Jane Theau describes a remarkable textile project she coordinated with Afghani refugees Sayd Abdali and Nasaphah Nasaphah, reflecting how craft can bring together people who are pushed apart by the economic system.
The Finding Your Feet rug community art project was developed to help refugees and asylum seekers forge friendships in their new land and catalyse relationships that would make them feel more at home. The goal of the project was not the end product, although that became a beautiful artwork, but what happened in the act of its creation.
For several years, in collaboration with Afghani refugees Sayd Abdali and Nasaphah Nasaphah, I have been facilitating creative projects for the refugee community in Auburn in western Sydney. This journey began because of the disappointment I felt at the way the Australian government and parts of the media were treating and characterising asylum seekers, which prompted me to volunteer with Settlement Services International (SSI). SSI is a not-for-profit organisation that helps asylum seekers with housing, income support and case management. It also buoys up their psychological well-being by providing a social outlet through the fortnightly Community Kitchen at the Auburn Community Centre where newly arrived people can socialise with each other, enjoy the adjacent community garden, dance to their traditional music, play games and participate in art workshops. At the end of the session, everyone shares in a convivial lunch featuring various cuisines prepared by volunteers.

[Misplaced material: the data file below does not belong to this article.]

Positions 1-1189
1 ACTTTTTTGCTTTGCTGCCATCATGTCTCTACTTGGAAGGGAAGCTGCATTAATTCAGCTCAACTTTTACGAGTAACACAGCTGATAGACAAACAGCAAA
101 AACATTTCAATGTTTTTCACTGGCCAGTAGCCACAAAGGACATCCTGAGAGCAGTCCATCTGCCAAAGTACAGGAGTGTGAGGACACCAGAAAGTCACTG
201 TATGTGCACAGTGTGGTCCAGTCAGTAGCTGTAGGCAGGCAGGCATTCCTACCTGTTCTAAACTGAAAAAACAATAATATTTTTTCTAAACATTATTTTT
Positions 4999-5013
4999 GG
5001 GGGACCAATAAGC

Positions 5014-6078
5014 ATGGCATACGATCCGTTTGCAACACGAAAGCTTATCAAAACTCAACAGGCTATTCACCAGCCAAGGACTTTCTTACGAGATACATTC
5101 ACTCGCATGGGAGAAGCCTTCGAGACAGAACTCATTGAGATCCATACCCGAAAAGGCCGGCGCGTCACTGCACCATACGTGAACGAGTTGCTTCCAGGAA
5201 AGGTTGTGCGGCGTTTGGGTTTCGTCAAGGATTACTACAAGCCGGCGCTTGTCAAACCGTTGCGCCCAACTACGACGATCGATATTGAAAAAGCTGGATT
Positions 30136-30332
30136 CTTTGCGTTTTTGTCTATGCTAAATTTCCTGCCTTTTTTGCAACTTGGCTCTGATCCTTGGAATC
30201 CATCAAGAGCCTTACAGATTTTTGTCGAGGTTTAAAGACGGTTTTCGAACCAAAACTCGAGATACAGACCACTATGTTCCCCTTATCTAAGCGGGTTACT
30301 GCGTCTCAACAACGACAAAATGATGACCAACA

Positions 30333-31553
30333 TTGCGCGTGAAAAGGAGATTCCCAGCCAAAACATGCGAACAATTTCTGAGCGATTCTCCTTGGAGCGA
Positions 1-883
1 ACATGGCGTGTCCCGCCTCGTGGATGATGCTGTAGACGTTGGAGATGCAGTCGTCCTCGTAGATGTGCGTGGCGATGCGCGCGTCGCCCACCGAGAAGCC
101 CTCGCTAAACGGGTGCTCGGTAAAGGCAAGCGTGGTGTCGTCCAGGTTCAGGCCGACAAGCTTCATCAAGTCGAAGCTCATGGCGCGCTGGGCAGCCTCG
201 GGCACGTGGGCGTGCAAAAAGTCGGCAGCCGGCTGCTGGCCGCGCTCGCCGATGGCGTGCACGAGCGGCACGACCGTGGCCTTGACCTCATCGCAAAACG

It is to the Community Kitchen that I came in 2015 as an artist-volunteer to conduct textile-related workshops. This is a medium that not only characterises a large part of my practice but is one with which everyone feels comfortable engaging.
I was introduced to Sayd and Nasaphah who are experts in tufting*, a rug-making technique that uses a special needle to punch wool through the back of the fabric to form loops on the front which are trimmed to create a rug pile. It’s a simple technique that is easily learned by adults and children alike. When learning the technique nearly everyone expresses concern that the fibres will come loose from the fabric, as they are not knotted. They are only held together by being very close to each other, standing in solidarity. I find this to be a beautiful metaphor for the Community Kitchen.